Purpose of the Law
19 What purpose then does the law serve? It was added because of transgressions, till the Seed should come to whom the promise was made; and it was appointed through angels by the hand of a mediator. 20 Now a mediator does not mediate for one only, but God is one.
21 Is the law then against the promises of God? Certainly not! For if there had been a law given which could have given life, truly righteousness would have been by the law. 22 But the Scripture has confined all under sin, that the promise by faith in Jesus Christ might be given to those who believe. 23 But before faith came, we were kept under guard by the law, kept for the faith which would afterward be revealed. 24 Therefore the law was our tutor to bring us to Christ, that we might be justified by faith. 25 But after faith has come, we are no longer under a tutor.
The previous study proved that salvation has always been by faith -- by promise -- the unchanging promise Go gave to Abraham. The Law that was given centuries after the promise added nothing to the promise; nor could it take the promise away.
Now Paul answers the question, "What is the purpose of the Law?" Why was there a need for the Law? If it wasn't a supplement to the promise is it opposed to the promise?
Verse 29 states that the law was added because of transgression. The sin that man commits had to be shown in its true light. Sin is defined as missing the mark. This does not carry the weight it should in man's heart and mind. Sin had to be shown as the direct violation of God's Law. A transgression is defined as stepping beyond a limit. The Law was brought in by God as Romans 7:13 states, "that sin by the commandment might become exceeding sinful."
The Law should cause man to long for the promised Savior; reveal to all are incapable of meting the standard God requires. Hopeless to become holy; it should make all look to whom the promise was made -- Jesus.
Paul reminded the Galatians that the Law was given to Moses who delivered it to the people of Israel. Read Exodus 20:18-19. The people were afraid, so they asked Moses to speak with God and them. Moses was their mediator.
A mediator acts as a party between two or more groups. There is no need for a mediator when only one person or party is involved. Remember only God walked the path between the sacrificed animals when He confirmed the covenant with Abraham. God Himself made the promise and He requires no mediator.
Moses was the most revered prophet to the Jews. As their "deliverer" he was seen as a "type or foreshadow" of Christ. God used him to lead the nation of Israel out of bondage in Egypt. Moses was also a representative of the Law. He "gave" it to the nation and as a "type" of the Law notice his role:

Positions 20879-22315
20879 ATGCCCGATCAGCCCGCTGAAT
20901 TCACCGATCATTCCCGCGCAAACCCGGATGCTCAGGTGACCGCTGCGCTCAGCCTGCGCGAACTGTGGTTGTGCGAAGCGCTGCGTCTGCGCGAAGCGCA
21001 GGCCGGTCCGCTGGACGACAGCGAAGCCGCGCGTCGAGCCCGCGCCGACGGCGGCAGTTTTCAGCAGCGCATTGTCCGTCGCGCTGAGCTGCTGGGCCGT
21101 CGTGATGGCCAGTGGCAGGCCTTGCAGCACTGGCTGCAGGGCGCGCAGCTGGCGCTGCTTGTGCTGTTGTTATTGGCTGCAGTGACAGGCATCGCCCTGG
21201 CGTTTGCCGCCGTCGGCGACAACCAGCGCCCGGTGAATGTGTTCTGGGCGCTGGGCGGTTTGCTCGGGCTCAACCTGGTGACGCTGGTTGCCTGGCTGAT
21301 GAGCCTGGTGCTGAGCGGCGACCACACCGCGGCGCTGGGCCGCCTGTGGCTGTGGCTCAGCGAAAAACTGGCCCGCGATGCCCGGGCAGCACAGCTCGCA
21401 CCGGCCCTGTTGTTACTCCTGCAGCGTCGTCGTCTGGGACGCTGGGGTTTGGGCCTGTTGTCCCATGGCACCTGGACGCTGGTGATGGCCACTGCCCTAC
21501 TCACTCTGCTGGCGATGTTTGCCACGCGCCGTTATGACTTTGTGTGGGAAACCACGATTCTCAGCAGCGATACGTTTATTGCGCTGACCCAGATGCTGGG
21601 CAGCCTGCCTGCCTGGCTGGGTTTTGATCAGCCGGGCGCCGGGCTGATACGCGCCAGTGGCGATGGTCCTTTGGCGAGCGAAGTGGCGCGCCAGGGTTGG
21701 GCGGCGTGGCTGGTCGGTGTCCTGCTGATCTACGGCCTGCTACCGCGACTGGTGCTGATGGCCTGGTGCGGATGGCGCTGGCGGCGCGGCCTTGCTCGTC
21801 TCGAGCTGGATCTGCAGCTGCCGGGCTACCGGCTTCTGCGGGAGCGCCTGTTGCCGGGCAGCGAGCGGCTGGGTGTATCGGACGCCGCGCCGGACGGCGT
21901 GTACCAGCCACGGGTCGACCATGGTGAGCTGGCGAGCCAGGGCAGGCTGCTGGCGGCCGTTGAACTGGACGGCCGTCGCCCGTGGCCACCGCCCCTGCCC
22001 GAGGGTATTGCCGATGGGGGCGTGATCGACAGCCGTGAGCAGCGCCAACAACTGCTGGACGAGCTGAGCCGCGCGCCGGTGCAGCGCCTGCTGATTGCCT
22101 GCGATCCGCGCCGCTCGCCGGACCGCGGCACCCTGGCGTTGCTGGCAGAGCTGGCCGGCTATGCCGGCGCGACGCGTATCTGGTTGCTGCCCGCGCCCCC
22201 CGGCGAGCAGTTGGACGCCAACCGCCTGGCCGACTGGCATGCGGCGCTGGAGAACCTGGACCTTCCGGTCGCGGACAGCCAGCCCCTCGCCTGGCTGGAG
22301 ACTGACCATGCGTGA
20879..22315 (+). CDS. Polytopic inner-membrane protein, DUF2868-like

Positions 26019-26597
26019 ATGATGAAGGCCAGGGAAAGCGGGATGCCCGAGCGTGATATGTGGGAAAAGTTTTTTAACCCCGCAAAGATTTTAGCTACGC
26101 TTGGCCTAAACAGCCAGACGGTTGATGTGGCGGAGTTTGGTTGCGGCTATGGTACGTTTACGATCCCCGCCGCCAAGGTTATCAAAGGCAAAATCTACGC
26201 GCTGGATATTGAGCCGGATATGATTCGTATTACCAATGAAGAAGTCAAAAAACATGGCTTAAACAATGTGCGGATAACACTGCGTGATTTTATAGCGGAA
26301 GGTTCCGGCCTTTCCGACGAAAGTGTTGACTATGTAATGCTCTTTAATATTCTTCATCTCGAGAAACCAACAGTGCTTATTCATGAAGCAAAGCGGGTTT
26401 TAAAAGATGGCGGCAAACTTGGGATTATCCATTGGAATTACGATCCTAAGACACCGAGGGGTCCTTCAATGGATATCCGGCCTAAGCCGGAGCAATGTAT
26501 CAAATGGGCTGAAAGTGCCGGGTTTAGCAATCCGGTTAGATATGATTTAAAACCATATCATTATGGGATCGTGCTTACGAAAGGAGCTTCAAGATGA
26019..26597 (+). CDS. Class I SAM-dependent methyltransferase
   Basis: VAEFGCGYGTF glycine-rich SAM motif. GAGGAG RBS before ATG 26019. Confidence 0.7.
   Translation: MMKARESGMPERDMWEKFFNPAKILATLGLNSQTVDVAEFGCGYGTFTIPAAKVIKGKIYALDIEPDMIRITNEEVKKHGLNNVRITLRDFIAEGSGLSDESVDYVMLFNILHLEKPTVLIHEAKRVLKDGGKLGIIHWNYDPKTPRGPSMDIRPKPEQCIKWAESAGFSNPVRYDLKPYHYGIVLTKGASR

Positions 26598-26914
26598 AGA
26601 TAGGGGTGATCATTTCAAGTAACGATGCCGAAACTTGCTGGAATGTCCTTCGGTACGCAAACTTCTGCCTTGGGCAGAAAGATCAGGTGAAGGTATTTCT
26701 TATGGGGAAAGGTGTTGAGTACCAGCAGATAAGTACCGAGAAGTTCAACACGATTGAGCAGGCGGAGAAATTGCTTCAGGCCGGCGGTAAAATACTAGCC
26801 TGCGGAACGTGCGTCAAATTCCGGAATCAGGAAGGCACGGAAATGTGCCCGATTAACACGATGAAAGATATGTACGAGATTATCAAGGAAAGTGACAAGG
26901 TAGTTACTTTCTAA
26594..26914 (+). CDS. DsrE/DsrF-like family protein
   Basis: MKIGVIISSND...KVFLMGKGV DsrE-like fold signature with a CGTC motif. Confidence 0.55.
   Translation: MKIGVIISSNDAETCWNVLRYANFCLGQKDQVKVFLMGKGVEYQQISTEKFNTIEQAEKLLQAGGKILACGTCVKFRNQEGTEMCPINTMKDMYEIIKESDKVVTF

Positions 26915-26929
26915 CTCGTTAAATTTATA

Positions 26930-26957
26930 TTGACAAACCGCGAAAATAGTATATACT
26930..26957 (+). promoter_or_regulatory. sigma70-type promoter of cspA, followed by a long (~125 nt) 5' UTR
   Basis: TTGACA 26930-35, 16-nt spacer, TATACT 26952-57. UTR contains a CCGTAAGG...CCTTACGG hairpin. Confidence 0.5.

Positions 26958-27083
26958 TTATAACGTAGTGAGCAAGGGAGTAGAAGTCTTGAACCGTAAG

- Led Israel through trials
- He judged between them in their disputes
- Mediated between Israel and God
- He brought them to the very edge of the Promised Lasnd
Moses was not allowed to bring Israel INTO the Promised Land. The task of leading Israel into the Promised Land was given to Joshua. In this role Joshua is a type/foreshadow of Christ.
Since the Law cannot give righteousness, what purpose does it have? Verses 22-25 provide the answer. Scripture, not law, has concluded all under sin, so the promise by faith in Jesus might be given to them that believe. The Bible states that all ways except the way of faith in Jesus Christ have been shut up, closed off, as a means of justification. Before faith came, literally before "The" faith came, who is Jesus, the Law was a schoolmaster to bring man to the place of putting his faith in Christ for justification. A schoolmaster at this time was a slave in charge boy child from about age 12 until he became a mature adult. The father of the child made the decision when the boy had matured into adulthood.
The Law -- rather than a means to earn justification -- or a way to keep a justified status -- was instead sent by God to show the impossible task of earning favor with God. With all ways to God except the the Promised Savior shut up. The Law would lead man to search for the Savior and when He was revealed the Law would lead to Him.
During Jesus' life and ministry there was a small core of devout Jews who were seeking, and they found the Promised Seed. The faith. Salvation. Sadly, most of Israel in His time were worshipping the Law -- worshipping the system -- changing it to a list of ordinances, adding to it the traditions that were developed all in a vain attempt to curry favor with God.
The vast majority of folks that passed by Jesus as He travelled never understood who He was and the love and grace and hope and life He carried.